Photo: Jonathan Wong


BUILDING DREAMS I can speak Cantonese. My mother's mother is Chinese, my mother is Eurasian, my father European. My father is a newcomer, he only came (to Macau) in the 1950s; but on my mother's side, her father was Portuguese, born in Macau, and his family has lived in Macau for 200 years. I was born here and studied at school in Macau and university in Europe. I came back in 1983 (to work on the government-run Committee for the Defence of the Architectural, Environmental and Cultural Heritage). The first regulations in Macau in the modern sense started in 1983, 1984. I was in the team to draft the new regulations of heritage preservation and other legal amendments.

My first building was here. I was 26 years old and very happy Macau gave me this opportunity. I love to restore old buildings. And I love to design new buildings which are completely contemporary, if the client allows us.

SPREADING HAPPINESS To be an architect, understanding the materials, technologies, engineering and construction are all very important, but it is not enough just to be competent. You have to care about the community, its identity, its culture. If you try to understand their lives, you understand contemporary urban culture. When I design a square or library I try, through architecture, to promote happiness. What everybody is searching for in the world is happiness, balance. When you suggest restoring a little square by not having a high-rise but providing culture, you become close to the community, and I think this is much more important than simply maximising reinforced concrete and steel.

FUNNY BUNNY When I was a kid I used to play during the Mid-Autumn Festival with rabbit lanterns. My grandfather told me (that he did) the same. When my kids were small, I also gave them lanterns. There are many forms of lantern, from the monkey to the airplane, but the little rabbit is the most traditional. The regulations for the competition (to create a pavilion at) the Shanghai World Expo (required) something that showed the identity of Macau, both East and West. I couldn't find a better example than this simple traditional lantern. In Macau there is a funny thing, because of the Portuguese cobblestones; when you pull the little rabbit it will shake its head in a very lovable way. I received so many calls from people I didn't know saying it was a good idea. When you have the community saying, "I am happy, I look at the pavilion and I identify myself", I think this is the best reward.

I also have the responsibility of representing Macau (at the Venice Biennale; which lasts until November). The previous four times Macau was represented, it was by several artists each time. This year there was no competition; I was invited to represent Macau alone.

TEXT MESSAGE Normally my drawings have text. Some are my thoughts or things I have read that are amazing or beautiful. I use the writing sometimes as part of the composition, and other times as a tribute to the writers. Before, writers and poets were more respected, in the sense that they were considered wise men, forecasting the world … or simply producing beautiful poetry. When I travel, and I travel a lot, it is very boring. I have no phobia but I don't like only watching movies. So I draw a lot. Normally I bring my paper, but if I don't have it I draw over the ticket or the menus.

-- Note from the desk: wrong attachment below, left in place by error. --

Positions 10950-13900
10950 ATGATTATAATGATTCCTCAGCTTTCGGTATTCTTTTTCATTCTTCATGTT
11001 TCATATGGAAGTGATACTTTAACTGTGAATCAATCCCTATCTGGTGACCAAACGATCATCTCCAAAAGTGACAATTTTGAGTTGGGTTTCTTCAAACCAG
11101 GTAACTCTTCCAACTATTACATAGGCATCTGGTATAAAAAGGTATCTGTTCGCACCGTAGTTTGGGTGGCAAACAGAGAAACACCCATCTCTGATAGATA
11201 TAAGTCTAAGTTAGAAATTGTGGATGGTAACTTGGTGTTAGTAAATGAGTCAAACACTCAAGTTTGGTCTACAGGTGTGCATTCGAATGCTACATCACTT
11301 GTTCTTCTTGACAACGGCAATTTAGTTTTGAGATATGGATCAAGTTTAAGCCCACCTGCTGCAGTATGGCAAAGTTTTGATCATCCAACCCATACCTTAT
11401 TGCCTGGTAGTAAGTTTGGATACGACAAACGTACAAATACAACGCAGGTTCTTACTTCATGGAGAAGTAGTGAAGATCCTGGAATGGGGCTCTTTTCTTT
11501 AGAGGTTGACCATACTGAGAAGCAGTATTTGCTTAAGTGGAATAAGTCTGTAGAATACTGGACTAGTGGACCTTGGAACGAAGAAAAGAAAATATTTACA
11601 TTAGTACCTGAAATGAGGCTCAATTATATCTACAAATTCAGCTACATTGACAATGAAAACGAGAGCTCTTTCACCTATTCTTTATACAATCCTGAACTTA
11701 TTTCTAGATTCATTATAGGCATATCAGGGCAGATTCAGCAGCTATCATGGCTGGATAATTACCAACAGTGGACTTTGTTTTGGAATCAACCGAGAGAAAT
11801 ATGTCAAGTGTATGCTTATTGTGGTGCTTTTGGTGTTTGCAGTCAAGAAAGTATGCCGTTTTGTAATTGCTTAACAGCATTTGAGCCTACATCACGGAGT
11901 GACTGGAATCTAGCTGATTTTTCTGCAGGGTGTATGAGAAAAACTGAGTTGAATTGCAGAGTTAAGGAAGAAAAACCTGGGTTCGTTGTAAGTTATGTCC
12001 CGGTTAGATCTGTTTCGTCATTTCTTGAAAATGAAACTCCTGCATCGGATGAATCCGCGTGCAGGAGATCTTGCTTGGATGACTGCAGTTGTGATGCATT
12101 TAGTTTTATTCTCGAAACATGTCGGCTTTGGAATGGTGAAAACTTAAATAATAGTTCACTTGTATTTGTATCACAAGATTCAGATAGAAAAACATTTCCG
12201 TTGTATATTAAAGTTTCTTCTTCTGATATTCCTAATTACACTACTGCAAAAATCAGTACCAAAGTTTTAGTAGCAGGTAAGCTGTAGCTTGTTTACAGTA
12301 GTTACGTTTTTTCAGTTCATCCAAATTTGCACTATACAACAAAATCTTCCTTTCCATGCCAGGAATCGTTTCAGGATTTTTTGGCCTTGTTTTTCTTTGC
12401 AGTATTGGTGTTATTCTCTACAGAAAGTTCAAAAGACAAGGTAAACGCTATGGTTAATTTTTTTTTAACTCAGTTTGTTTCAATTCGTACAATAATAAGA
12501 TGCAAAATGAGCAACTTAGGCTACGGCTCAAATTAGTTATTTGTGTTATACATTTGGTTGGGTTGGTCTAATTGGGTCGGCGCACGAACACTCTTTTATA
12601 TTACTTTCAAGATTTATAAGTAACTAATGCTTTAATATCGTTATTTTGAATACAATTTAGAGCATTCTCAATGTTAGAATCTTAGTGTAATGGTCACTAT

HOT AIR I am a smoker. I've never stated that it was good but it is in our culture. So many poets write about smoking as a pleasure. Writers, scientists, too. Smoking is like drinking coffee or tea, a way to enjoy solitude. Therefore I showed smoking (in his 2011 exhibition "Tobacco Wars") from several points of view. But I also state one thing - there is too much hypocrisy in all societies of the world. Smokers are considered criminals but car pollution, industrial pollution, all of these things are not considered minimally criminal. This is what I don't accept.

GLOBAL VILLAGERS I believe that fusion in everything, from race to culture, will make the world better. Globalisation is a kind of fusion, too. Today it is common to have an Asian marry or have children with a Caucasian. You realise as you travel and understand people all around the world that we are so similar. We have our little differences, otherwise everybody would be the same, but (when faced with) success or defeat, to be joyful or frustrated, the way we feel, the way we celebrate, are so similar.

BACK WHERE WE BELONG My children are in Europe. One is an architect and the other a doctor. The architect is in London and very happy there; she says when she's more capable she will come back to Macau. The doctor is doing specialisations, and afterwards, with more experience, she will come back to Hong Kong or Macau. Of course, I never influence them, they have to search for their own happiness.

I said to my colleagues when we finished secondary school, "After university we have to come back," because traditional Macanese, both Portuguese and Chinese, very seldom came back. Macau was quite poor and too small. But Macau must be built with our input and knowledge. And a significant part of our generation came back. I love this place. Only a lazy guy in Macau can say, "Oh, we have nothing here." You just have to have the attitude to understand and respect others. I talk with so many expatriates from the UK and Portugal, and the majority are happy. It doesn't mean we live in paradise, and when I need to criticise it, I criticise it. But we solve the problems. This is a fantastic place to live.